The Oscars Are All About The Advertising
Your favorite celebrities have been working the press junket. You’ve probably seen them on every talk show, and noticed display ads for films they were in that came out months ago – urging you to buy or rent them on streaming services. Your social media has been filled with paid ads encouraging likes and comments on how much you loved “Bohemian Rhapsody.” And I can pretty much guarantee you’ve heard the song “Shallow” at least 10 times this week. It all means one thing: The Academy Awards – the film industry’s most important night – is just a few days away.
Hollywood production studios know what it takes to secure a highly coveted Oscar, and it’s not nearly as simple as making a generation-defining flick.
No matter how great your film may be, it’s impossible to win – or even receive a nomination for – a golden statue without a solid marketing campaign in place.
Let’s take a closer look at two of 2018s more popular movies as an example. Mega-hit “A Star Is Born” is an awards season staple this year, receiving eight academy nominations. Meanwhile, weird but wonderful “Sorry to Bother You” hasn’t been in any serious awards conversations and didn’t garner a single Oscar nomination.
Does that mean “A Star Is Born” is a better movie than “Sorry to Bother You?” Not at all. Both were made by first-time directors (Bradley Cooper and Boots Riley, respectively) and distributed by powerhouse film studios (Warner Bros. and Annapurna Pictures). And both films were met with quite positive reviews from critics and filmgoers alike.
But why haven’t they both received the same type of awards attention? Warner Bros. chose “A Star Is Born” as its Oscars horse, utilizing public relations strategies and marketing tactics abound. They sent Bradley Cooper, Lady Gaga and Sam Elliott across the country to run the late-night show circuit, and manufactured “For Your Consideration” screeners to send to press and academy/guild members.
Advertising executives are using all forms of advertising to get this film in the academy consideration set: PR, paid search and display ads, social media (both paid and organic), and more. They even took advantage of traditional media tactics, like buying television, radio and podcast ads, to get “A Star Is Born” in front of as wide an audience as possible. And everyone in Los Angeles has taken a picture in front of the giant “Ally” billboard they bought for the film and kept up as a marketing ploy.
This fully formed marketing campaign has allowed the film to be nominated for most guild awards, as well as the Golden Globes, BAFTAs, and of course, the Oscars. If this type of a marketing campaign hadn’t been employed, the film wouldn’t be on the forefront of voters’ minds, and therefore, most likely wouldn’t have received the type of awards buzz that it has.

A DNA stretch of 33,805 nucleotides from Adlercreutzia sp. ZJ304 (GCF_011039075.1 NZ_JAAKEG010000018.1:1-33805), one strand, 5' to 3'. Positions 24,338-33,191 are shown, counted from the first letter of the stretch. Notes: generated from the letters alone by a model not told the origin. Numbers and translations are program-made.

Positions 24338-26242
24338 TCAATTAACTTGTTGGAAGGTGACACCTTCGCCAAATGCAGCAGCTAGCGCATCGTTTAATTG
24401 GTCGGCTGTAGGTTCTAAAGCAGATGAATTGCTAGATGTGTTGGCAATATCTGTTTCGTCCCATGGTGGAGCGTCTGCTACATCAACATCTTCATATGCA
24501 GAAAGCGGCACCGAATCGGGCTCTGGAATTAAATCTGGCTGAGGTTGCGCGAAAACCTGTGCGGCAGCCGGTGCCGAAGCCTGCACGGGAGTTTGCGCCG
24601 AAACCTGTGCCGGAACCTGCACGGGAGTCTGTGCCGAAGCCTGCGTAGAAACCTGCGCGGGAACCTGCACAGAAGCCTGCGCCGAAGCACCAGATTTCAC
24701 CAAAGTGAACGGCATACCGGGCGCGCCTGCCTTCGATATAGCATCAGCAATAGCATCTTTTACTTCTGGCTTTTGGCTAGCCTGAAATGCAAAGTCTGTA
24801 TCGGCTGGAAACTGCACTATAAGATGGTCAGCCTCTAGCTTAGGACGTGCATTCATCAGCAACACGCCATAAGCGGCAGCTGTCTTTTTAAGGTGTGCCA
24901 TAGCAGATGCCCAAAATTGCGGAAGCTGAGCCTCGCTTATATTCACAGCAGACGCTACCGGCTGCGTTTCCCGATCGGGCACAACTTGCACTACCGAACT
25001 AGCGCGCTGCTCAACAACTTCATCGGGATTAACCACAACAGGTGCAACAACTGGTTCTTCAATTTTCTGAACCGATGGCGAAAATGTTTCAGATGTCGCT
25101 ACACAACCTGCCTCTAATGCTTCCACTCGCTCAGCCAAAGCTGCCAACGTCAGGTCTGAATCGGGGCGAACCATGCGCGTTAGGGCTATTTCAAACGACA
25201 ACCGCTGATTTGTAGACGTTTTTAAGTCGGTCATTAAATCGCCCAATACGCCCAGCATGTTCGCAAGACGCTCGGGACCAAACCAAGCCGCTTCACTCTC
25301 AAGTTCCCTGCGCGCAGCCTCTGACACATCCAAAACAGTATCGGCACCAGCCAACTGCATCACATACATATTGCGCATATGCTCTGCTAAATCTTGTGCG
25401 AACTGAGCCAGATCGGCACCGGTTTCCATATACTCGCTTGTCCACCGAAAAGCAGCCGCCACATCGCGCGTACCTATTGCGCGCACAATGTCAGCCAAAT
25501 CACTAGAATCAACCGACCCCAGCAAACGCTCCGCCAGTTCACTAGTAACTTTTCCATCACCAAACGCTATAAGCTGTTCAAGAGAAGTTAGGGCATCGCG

Executives working on behalf of “Sorry to Bother You” haven’t pushed the project nearly as hard. Aside from marketing the film when it first entered theaters last July, Annapurna Pictures favored Oscar-winning director Adam McKay’s Vice for awards season over “Sorry to Bother You.” That move earned the Christian Bale prosthetics-driven vehicle eight Academy Award nominations.
Perhaps it was director Riley’s decision not to campaign, but the lack of a marketing strategy left “Sorry to Bother You” as an end-of-summer indie hit as opposed to a serious Oscar contender. Voters don’t have any materials to keep the movie top of mind, and haven’t seen stars Lakeith Stanfield or Tessa Thompson working the press. Without an advertising bump, the movie can’t be in the consideration set for important industry figures.
This Sunday, fans will have plenty of hot takes around potential Oscar snubs or surprises, while acceptance speeches or wardrobe choices will likely garner headlines as well.
While you’re watching producers from the winner of best picture give an impassioned, gracious, and likely rushed speech as the show ends, try to remember the countless hours, dollars and marketing professionals who truly got them onto that stage.
At the same time, take a second to think about the movies you saw earlier in the year and liked, or even those you may have never even heard of. Shouldn’t the final award of the night sound more like this: “And the Oscar for Best Marketing Campaign goes to…”?